W W hile you were very busy politely disagreeing with your family members about politics and pondering whether or not this is the year to start drinking Scott Disick's favorite skinny tea, a lot of things happened in New York: namely, lots of great new places to eat and drink opened. So before you transform into the low-carb, highly active 2017 version of yourself (it’s totally gonna happen this time!!), head to these places you may have missed.
Liz Clayman

denizen

Williamsburg

If you’ve been mourning the end of holiday party season, head to this new cheese-focused wine bar from a team of wine and cheese experts that previously worked together at The Modern. At the intimate, 1,200sqft space you can expect a seasonal selection of cheeses; lots of interesting biodynamic and natural wines; plus several cheese-centric small plates, like “French Onion” Toast with oxtail and Timberdoodle cheese and a Salumi Sammie with Tubby cheese and mustard sauce.

Stan Ptitsin

4 Charles Prime Rib

West Village

Chicago’s famed Au Cheval burger has landed in New York... sort of. Restaurateur Brendan Sodikoff (who's behind the upscale West Loop diner) has opened his first New York restaurant: a tiny, old-school steakhouse with things like seafood, salads, prime rib (of course), and most importantly, the diner burger. Just like at Au Cheval, a regular burger here comes with two patties (thus a “double” will net you three) on brioche. Also the same? You can add on thick-cut bacon and a fried egg. Still, it's not THE Au Cheval burger, but it’s pretty damn close.

Peter Garritano

Tim Ho Wan

East Village

In addition to all the very pricy Michelin-starred restaurants, New York is also now home to the least expensive one ever -- Hong Kong-based dim sum chain Tim Ho Wan, which indeed holds the title of “world’s cheapest Michelin-starred restaurant.” You may have to wait a while to get in, but it’s worth it for the chain’s signature dim sum options like prawn dumplings, BBQ pork buns, and steamed egg cakes, as well as the two NYC-exclusive dishes: custard-filled French toast and deep-fried vegetable spring rolls.

Emily Andrews

Union Square Cafe

Gramercy

A lot of things appear just as they once were at the new Union Square Cafe -- tiny details in the design, the famed ricotta gnocchi and Bibb salad -- but ultimately, Danny Meyer’s iconic restaurant (which has reopened on 19th St, just a few blocks from the original that shuttered last year) is different -- it’s better. Building upon the success of the old place, the new spot boasts an additional 3,700sqft, more seats, no tipping, and new dishes like spaghettini with calamari ragu nero and a burger with Beecher’s Cheddar and bacon.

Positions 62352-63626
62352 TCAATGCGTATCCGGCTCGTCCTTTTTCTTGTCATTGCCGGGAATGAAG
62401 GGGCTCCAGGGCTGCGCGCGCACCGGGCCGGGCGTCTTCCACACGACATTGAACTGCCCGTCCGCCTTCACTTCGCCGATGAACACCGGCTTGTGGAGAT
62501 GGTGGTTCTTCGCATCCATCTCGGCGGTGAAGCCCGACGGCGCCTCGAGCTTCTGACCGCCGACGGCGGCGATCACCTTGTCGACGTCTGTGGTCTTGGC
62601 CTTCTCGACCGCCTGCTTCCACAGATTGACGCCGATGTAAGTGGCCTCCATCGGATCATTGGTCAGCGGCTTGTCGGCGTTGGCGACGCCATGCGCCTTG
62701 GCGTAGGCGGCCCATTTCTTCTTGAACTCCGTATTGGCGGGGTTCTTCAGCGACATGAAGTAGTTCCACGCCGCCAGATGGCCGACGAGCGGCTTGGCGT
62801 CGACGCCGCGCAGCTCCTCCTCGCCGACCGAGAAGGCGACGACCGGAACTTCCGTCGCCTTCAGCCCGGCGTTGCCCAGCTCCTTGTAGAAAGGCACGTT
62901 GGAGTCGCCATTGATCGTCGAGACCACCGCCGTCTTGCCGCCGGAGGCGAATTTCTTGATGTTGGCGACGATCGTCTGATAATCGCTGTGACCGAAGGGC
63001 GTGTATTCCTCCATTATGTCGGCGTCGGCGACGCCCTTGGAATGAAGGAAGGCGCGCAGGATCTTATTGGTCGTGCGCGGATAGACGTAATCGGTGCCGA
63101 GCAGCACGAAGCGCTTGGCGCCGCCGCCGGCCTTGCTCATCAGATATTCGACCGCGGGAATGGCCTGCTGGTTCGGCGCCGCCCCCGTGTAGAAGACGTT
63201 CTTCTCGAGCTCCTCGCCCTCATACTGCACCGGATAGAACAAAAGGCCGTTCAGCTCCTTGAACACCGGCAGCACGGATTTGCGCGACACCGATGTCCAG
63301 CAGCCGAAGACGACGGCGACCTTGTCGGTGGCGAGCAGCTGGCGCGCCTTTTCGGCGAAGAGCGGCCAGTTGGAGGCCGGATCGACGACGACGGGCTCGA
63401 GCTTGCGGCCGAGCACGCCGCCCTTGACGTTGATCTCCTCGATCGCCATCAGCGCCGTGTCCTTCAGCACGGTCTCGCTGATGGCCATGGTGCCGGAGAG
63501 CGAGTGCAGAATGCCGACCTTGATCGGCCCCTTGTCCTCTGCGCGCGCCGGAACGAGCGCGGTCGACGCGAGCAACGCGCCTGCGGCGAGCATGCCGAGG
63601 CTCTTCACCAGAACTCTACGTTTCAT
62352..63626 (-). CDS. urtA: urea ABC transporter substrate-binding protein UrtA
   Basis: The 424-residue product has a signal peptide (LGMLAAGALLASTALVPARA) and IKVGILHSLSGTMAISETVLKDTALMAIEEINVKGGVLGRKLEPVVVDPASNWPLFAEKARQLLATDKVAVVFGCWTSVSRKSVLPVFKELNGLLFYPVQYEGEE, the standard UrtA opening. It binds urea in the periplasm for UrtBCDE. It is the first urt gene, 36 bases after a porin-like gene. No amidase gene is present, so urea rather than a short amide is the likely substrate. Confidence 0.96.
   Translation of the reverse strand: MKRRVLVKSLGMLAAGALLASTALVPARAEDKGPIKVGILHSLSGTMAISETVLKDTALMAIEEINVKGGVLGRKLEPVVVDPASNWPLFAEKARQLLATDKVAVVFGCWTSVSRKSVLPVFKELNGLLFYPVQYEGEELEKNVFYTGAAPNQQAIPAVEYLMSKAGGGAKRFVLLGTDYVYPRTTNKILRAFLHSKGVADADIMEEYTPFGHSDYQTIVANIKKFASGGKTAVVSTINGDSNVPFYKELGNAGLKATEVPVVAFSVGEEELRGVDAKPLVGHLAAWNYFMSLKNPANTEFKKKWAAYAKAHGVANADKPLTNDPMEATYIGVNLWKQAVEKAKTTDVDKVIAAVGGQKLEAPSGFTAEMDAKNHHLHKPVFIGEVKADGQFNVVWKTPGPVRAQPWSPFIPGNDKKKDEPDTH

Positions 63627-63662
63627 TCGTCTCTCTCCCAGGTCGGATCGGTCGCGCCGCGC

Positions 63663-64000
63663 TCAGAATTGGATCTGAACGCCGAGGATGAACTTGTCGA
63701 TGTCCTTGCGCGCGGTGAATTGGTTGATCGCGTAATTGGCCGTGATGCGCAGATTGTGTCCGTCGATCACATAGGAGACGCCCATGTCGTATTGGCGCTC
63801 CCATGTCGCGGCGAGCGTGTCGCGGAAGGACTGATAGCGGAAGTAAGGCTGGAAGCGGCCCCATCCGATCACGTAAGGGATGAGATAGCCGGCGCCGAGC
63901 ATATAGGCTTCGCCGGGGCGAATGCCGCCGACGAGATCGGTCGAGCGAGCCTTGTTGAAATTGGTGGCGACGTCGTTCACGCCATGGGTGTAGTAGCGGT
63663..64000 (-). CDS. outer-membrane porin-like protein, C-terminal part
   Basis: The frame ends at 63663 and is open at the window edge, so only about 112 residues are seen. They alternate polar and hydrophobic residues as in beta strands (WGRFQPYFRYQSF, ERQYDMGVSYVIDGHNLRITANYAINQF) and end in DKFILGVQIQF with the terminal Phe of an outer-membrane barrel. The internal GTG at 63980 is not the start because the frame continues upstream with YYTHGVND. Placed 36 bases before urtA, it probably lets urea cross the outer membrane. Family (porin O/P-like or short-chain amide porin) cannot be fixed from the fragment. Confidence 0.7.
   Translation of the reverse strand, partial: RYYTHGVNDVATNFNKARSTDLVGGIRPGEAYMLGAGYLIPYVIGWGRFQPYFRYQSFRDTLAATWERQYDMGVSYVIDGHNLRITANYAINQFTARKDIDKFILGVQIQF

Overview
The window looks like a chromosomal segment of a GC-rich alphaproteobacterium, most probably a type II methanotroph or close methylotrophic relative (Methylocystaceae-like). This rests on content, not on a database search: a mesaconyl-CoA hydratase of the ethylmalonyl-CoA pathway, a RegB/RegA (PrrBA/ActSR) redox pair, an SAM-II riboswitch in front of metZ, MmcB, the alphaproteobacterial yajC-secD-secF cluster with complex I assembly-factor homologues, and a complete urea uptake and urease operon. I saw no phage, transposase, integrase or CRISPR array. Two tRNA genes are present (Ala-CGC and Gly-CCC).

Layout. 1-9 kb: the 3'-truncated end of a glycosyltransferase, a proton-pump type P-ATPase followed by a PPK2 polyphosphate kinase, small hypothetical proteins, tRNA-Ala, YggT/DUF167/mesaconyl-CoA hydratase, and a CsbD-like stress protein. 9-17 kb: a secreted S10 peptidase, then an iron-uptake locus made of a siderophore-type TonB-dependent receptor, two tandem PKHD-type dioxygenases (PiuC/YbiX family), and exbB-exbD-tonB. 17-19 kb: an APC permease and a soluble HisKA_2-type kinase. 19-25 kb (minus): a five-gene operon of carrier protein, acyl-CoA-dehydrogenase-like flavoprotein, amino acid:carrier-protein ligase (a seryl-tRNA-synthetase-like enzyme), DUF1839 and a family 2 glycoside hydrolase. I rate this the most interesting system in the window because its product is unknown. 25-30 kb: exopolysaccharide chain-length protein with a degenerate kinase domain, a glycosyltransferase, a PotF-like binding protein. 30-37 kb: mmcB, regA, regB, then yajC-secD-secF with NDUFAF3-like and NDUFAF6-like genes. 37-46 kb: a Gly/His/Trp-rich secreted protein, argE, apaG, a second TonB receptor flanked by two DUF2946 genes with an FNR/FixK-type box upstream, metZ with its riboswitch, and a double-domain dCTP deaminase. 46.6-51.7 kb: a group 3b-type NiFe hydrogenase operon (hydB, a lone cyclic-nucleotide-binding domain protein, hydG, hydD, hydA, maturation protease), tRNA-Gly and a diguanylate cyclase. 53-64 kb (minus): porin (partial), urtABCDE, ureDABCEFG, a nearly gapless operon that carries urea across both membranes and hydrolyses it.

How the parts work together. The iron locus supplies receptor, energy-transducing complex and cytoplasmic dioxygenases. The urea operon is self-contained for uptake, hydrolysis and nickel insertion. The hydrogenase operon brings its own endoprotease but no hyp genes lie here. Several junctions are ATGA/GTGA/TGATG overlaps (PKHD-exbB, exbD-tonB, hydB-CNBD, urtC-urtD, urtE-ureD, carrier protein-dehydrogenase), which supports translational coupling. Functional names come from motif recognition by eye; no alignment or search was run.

Courtesy of Loring Place

Loring Place

Greenwich Village

After long delays, the first solo project from Dan Kluger (previously of ABC Kitchen) has finally arrived in the Village, full of seasonal American (but globally inspired) dishes that call back to Kluger’s past at places like ABC and Tabla -- things like wood-grilled broccoli salad; a date-, chili-, and bacon-topped pizza; suckling pig; and slow-roasted duck. Don’t overlook the desserts here, specifically the baked monkey bread with cranberries, toffee, and house-made yogurt.

Courtesy of Lady's

Lady’s

Fort Greene

The latest spot to boost the area around the Barclays Center and BAM adds on to this past year’s trend of casual Italian spots, with a focus on seasonally necessary house-made pastas, like chestnut campanelle with butternut squash and wild mushroom, and Neapolitan pizzas topped with things like lardo, rosemary, and lemon from Chef Aaron Harsha (formerly of Marea). There’s also shareable small plates like roasted meatballs and veal Parm with sweetbreads, plus a strong cocktail program from Weather Up’s Kathryn Weatherup.

Thomas Strodel

All Hands

Williamsburg

From Chef Peter Lipson (previously of Northern Spy Food Co.), All Hands is a seafood-heavy restaurant sure to make you forget that snow exists with things like oysters, lobster rolls, and hake & pork belly skewers. It’s an endeavor six years (plus a Kickstarter) in the making, located inside an old bi-level former carriage house in South Williamsburg, and aims to give the diner lots of different experiences: Will you take your seat at the bar, lounge, or the open-kitchen dining area?

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1. Denizen 88 Roebling St, Brooklyn, NY (Williamsburg)